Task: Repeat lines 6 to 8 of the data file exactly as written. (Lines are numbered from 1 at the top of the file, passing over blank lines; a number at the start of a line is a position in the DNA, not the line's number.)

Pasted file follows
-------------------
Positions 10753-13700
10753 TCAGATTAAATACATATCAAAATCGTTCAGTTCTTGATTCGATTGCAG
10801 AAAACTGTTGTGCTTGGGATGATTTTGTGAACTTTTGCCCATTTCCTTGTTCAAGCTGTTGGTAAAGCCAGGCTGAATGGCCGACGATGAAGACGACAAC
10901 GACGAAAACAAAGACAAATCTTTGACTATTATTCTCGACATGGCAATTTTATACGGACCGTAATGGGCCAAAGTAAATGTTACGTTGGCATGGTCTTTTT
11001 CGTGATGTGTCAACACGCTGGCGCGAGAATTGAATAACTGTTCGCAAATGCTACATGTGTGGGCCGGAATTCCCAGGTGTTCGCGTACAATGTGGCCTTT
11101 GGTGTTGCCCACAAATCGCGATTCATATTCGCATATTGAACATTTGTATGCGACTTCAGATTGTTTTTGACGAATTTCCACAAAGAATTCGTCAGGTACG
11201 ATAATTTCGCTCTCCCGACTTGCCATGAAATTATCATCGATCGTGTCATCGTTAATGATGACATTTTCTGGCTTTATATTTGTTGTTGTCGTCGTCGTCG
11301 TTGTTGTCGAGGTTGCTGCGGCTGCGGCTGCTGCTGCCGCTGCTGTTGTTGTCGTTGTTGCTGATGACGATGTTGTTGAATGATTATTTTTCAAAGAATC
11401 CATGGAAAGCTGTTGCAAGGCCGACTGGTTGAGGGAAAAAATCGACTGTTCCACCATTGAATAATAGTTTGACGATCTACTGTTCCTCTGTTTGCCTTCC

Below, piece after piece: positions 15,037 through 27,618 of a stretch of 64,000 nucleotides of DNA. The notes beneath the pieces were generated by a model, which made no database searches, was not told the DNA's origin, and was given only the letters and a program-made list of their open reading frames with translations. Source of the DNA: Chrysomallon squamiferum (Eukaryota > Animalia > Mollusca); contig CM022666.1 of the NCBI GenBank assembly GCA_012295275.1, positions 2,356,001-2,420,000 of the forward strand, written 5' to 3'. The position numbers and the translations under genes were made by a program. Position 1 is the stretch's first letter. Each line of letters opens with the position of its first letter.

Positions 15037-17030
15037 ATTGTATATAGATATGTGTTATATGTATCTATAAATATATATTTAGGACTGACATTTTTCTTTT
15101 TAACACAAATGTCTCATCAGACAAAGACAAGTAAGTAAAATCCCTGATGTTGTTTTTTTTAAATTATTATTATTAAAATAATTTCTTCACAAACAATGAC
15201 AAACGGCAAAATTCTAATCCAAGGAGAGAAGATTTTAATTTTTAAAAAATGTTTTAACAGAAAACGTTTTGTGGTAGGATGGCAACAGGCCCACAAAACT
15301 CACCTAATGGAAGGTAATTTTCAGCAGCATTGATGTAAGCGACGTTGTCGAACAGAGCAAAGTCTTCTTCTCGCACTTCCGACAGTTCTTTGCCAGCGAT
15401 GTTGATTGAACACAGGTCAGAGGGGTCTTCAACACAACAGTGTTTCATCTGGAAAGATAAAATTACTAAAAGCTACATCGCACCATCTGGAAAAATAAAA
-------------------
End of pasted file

11101 GGTGTTGCCCACAAATCGCGATTCATATTCGCATATTGAACATTTGTATGCGACTTCAGATTGTTTTTGACGAATTTCCACAAAGAATTCGTCAGGTACG
11201 ATAATTTCGCTCTCCCGACTTGCCATGAAATTATCATCGATCGTGTCATCGTTAATGATGACATTTTCTGGCTTTATATTTGTTGTTGTCGTCGTCGTCG
11301 TTGTTGTCGAGGTTGCTGCGGCTGCGGCTGCTGCTGCCGCTGCTGTTGTTGTCGTTGTTGCTGATGACGATGTTGTTGAATGATTATTTTTCAAAGAATC